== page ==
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Guest Post by Bill Donahue

When individuals are able to make a meaningful contribution, feel a sense of belonging and connect significantly with others, the result is community. Ideally, small groups should provide a fertile environment for life change, but that’s only going to happen as the church rediscovers the centrality of community. In churches around the globe, a variety of shifts are occurring that are shaping the future of small groups. These shifts are not a rejection of what has transpired in the past, but rather next steps designed to meet the same goal of community.

From a program to an environment. 
The program is a model, and that’s certainly not a bad thing. But the best way to nurture community life will be influenced more by the environment we create than it by the program we administer. Safety, trust, real listening, authenticity, accountability, and care are the kinds of things that make the environment conducive to life-change.

From having meetings to building community. 
A small group will fail if it’s just about having meetings. If, when asked about his small group, someone replies, ‘We meet at 8 p.m. on Tuesdays,’ I’ll tell him that he just informed me about a meeting time, not what his small group is about. I’m trying to make this shift for people. The meeting is not important if it’s not all about becoming a family.

From small groups as a church system that delivers church programs to group life as a lifestyle. 
We want to create a communal lifestyle that is connected to Jesus and each other and eventually to the world around us. I speak to leaders around the globe about groups and group ministries in churches. Many view the small group network in the church as a delivery system for ‘products’ like care, growth, evangelism, bible study, outreach, and so on. You just cannot cram every ministry into the small group pipeline. Let groups do what they do best—produce disciples who live like Jesus.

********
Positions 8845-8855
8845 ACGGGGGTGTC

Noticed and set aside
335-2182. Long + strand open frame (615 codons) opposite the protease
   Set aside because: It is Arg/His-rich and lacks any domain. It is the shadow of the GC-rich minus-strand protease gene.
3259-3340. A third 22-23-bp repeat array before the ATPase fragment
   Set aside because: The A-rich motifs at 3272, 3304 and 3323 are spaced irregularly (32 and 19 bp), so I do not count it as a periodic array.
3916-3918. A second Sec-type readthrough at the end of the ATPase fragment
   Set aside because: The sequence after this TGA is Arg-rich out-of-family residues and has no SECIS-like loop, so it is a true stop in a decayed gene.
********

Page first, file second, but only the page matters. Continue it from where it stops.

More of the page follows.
From content to process. 
This is a move from Bible study for the sake of study to practicing the truth. The process includes authenticity, respect, appropriate listening and speaking the truth in love. Jesus says at the end of the Sermon on the Mount, ‘…everyone who hears these words of mine and does not put them into practice is like a foolish man who built his house on sand’ (NIV). Groups are great because they can both ask and answer the question, ‘So, what?’ We’ve heard it, now how can we live it? Groups are a laboratory for life-change, a place to practice truth in a safe, relational setting so that you can replicate that behavior in other relationships.

From an optional ministry to an essential practice of the church. 
For too long, churches have ignored the crucial role groups play in their overall ministry, even those churches that believe that small group ministries are important. God hard-wired us for community life. Intentional community, where we ‘spur one another on toward love and good deeds’ (as Hebrews 10 mentions), is no longer an option; it’s a mandate. The best expression of community – a certain model or strategy – may look different in each church, but this practice is something we can no longer ignore.

From an institutional approach to an incarnational approach. 
A friend of mine has said, ‘People don’t want to be invited to a strategy, but they do want to be invited to a relationship.’ He’s right. In any small group structure in a church, the structure should serve people rather than the other way around. Marching in line with the model is an institutional priority. Living out the presence and power of Christ in the world is an incarnational outcome. That means the goal is to act like Christ.

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